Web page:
When a franchise owns a prospect with the skill-set of “starting pitcher” Marcus Stroman, one would think that the last thing on the docket would be to obstruct his development; “would” being the operative word. I can only hope the Toronto Blue Jays‘ faithful feels the same as yours truly; plain and simple, the bluebirds are mishandling the situation.
Stroman was promoted May 4, and after a week in the bigs, he remains relegated to bullpen duties. The Jays can now officially be accused of getting a little too cute; this act needs to be cut immediately.
The idea of aiding a floundering bullpen is helpful on the surface, but in the grand scheme, all it’s providing is a detrimental disservice to its star-in-the-making youngster. Let’s not forget that the arms in the pen were recently considered an integral part of any kind of success this organization has achieved. The season is just over a month old, now is not the time to panic over a rough patch.
Management should be echoing the philosophy of its fans, ones who knew not to make plans for the parade over the team’s recent winning-streak — Jays’ supporters are well versed in celebrating with a designated driver always near by.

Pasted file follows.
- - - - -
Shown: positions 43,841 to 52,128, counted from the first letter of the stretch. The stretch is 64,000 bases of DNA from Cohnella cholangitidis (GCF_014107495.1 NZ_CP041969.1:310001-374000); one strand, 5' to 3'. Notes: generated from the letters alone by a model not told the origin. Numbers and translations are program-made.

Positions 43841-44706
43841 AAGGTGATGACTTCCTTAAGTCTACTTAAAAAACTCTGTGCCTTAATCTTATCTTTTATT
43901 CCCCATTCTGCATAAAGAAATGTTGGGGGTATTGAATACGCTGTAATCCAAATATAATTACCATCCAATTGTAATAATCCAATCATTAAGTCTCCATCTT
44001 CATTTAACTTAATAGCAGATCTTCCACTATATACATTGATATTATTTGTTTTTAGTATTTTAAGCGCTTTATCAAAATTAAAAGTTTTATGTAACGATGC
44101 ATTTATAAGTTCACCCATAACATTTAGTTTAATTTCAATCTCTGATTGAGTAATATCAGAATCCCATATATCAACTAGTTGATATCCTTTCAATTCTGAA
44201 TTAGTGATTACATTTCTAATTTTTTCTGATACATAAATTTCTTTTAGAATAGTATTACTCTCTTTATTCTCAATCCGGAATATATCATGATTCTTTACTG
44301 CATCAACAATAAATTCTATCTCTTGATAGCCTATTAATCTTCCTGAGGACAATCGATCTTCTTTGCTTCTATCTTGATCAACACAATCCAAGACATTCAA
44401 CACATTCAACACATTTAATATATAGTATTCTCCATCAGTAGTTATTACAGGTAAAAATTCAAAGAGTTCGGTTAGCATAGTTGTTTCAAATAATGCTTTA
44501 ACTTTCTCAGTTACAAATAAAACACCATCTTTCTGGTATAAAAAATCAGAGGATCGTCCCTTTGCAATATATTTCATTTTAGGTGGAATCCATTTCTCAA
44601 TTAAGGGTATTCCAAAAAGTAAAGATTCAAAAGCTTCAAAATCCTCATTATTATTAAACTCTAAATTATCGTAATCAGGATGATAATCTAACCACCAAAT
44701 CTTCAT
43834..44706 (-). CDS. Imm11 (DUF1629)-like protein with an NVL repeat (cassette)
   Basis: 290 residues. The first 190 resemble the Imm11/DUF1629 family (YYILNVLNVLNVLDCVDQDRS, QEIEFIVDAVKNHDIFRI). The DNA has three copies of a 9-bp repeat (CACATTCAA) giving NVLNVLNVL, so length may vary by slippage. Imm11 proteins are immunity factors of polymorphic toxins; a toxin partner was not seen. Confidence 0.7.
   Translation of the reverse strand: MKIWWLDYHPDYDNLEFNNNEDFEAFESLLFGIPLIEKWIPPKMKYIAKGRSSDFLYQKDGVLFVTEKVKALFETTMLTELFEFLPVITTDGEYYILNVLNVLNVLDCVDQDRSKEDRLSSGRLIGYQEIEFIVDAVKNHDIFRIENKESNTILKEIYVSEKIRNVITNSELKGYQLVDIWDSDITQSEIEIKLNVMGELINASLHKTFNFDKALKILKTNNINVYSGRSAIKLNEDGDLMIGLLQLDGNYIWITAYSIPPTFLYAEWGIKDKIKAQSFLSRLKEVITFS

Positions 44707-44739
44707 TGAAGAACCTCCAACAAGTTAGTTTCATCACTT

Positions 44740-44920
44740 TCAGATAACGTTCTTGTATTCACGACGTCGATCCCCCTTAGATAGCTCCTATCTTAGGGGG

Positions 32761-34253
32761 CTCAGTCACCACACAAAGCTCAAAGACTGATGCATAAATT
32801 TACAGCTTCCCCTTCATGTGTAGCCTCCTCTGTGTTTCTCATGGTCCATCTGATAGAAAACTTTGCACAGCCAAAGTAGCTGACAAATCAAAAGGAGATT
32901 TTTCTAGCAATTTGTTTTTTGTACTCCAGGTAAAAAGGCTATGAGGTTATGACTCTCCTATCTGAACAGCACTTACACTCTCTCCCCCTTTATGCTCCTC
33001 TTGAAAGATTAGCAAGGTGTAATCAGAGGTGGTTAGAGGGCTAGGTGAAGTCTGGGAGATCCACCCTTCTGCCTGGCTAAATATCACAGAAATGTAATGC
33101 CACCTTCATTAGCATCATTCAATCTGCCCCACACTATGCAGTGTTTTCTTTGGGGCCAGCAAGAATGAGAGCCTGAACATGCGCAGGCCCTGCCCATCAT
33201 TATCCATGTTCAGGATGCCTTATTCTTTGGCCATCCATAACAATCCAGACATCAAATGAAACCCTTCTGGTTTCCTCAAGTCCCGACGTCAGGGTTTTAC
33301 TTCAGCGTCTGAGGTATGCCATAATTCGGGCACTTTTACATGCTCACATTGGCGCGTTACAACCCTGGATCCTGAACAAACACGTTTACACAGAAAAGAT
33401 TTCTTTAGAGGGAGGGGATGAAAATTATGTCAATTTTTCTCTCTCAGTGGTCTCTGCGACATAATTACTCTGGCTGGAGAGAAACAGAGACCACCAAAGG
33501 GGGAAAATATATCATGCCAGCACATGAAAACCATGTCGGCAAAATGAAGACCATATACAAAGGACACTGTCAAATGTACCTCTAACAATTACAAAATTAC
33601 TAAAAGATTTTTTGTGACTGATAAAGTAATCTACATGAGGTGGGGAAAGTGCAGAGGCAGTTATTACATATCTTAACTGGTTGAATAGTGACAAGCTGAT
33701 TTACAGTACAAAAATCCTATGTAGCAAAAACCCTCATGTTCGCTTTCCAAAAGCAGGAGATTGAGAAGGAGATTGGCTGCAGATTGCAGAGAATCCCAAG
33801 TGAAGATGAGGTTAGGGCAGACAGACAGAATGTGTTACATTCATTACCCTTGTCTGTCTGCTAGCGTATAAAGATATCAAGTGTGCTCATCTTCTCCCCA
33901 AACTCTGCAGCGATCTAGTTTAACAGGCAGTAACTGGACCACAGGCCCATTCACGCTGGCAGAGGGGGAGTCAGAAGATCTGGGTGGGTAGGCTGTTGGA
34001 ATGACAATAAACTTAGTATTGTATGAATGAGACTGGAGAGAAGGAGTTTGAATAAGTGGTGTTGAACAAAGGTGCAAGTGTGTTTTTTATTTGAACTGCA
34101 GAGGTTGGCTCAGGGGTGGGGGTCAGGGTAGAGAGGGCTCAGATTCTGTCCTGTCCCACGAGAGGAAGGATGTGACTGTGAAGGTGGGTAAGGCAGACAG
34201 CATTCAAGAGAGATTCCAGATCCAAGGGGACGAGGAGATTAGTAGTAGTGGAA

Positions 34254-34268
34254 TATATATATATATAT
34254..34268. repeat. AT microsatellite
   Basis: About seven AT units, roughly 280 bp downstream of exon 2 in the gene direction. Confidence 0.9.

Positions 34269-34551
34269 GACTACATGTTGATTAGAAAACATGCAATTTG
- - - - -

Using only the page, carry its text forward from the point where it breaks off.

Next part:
Why take the righty out of his comfort zone? Why remove him from his routine? Stroman was a closer during his time at Duke University, so he’s not visiting a strange neighborhood, however, this is about moving forward — not travelling back in time.
The very notion of implementing J.A. Happ into the starting rotation created an uneasiness across the city from the beginning, but the chain reaction of double-takes were seemingly swept under the rug when his five shutout-innings in his May 5 debut countered the initial objections. It didn’t take long for the dysfunction to set in; Happ’s Saturday afternoon line (2.1 IP, seven H, four ER, two HR) brought reality back into focus.
Stroman was dominating on the farm in Buffalo (26 IP, 36 K, 1.08 WHIP, 1.69 ERA, 12.2 SO/9, 5.14 S0/W, 2.4 BB/9); why mess with that success? The AL East is in the midst of a tightly-wound race; with the Jays’ offense emerging and its starting rotation attempting to fend off its usual circus-demons (at least for now), I implore Toronto to come to their senses. Either insert Stroman into the fire or send him back down. It was the correct move to make the call-up, but if you’re going to cast him in an Esmil Rogers role, the odds of it backfiring only increase.
When that risk is self-inflicted, the foolish card comes into play.